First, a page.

Tennis Elbow (Lateral Epicondylitis)

Tennis elbow remains the most common cause of elbow pain. It occurs in people of all ages and activity levels and often has nothing to do with playing tennis. The pain is centered on the outer aspect of the elbow over the bony prominence known as the lateral epicondyle. Tennis elbow is not an inflammatory condition of the elbow, but rather a ‘wear and tear’ problem of one of the small wrist extensor tendons (extensor carpi radialis brevis) that originates on the lateral epicondyle. Patients experience pain with wrist extension, with firmly grasping objects (such as a tight handshake) and with twisting movements (opening jars and doorknobs). The symptoms of tennis elbow can range in severity from very mild, to extremely severe and painful.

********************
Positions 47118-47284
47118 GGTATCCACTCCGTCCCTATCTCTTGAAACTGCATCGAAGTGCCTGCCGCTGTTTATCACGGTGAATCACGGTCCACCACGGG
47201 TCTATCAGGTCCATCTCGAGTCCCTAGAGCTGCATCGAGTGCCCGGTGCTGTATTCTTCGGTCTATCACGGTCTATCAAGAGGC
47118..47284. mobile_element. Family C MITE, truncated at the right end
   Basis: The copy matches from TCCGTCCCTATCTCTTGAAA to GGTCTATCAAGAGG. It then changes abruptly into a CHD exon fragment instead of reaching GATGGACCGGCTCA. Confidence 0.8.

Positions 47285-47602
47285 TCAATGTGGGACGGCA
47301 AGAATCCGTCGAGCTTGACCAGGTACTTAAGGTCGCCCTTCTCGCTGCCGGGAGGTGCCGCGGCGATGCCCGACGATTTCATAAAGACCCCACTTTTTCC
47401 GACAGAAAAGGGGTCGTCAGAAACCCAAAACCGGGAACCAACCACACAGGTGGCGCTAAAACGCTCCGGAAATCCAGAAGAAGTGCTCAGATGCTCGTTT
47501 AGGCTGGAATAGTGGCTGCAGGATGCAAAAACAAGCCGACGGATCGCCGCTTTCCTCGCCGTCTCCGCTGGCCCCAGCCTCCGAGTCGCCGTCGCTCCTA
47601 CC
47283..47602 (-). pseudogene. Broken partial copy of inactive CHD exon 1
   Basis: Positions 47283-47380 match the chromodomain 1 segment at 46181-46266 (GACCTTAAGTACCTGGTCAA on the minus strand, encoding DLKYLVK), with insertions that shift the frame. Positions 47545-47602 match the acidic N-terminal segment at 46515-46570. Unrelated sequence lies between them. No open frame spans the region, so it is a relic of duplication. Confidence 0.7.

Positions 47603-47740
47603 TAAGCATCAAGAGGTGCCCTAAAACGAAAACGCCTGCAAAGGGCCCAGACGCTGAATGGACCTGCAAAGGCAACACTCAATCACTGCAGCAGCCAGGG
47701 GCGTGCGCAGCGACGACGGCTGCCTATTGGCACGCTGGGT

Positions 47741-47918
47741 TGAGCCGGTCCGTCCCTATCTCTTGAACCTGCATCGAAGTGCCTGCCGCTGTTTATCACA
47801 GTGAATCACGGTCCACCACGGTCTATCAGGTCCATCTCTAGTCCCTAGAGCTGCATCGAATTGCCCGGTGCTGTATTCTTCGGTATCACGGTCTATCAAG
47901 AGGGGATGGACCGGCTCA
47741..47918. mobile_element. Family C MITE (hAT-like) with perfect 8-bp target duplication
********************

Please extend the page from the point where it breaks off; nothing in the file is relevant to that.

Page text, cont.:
Lateral Epicondylitis (Tennis Elbow) Diagram

Most cases of tennis elbow can be effectively treated nonoperatively. The mainstay of treatment involves bracing (tennis elbow straps and wrist splints) and physical therapy. Anti-inflammatory medications and cortisone injections are often used for pain control, although tennis elbow is not a true ‘inflammation’ of the tendons. The goal of non-operative treatment is to allow the tendon to heal, which will improve your symptoms. Surgery can be used in recalcitrant cases after a failure of non-operative treatment, but is usually only performed after several months of non-operative treatment. Dr. Walker will help you make the best decision for your care.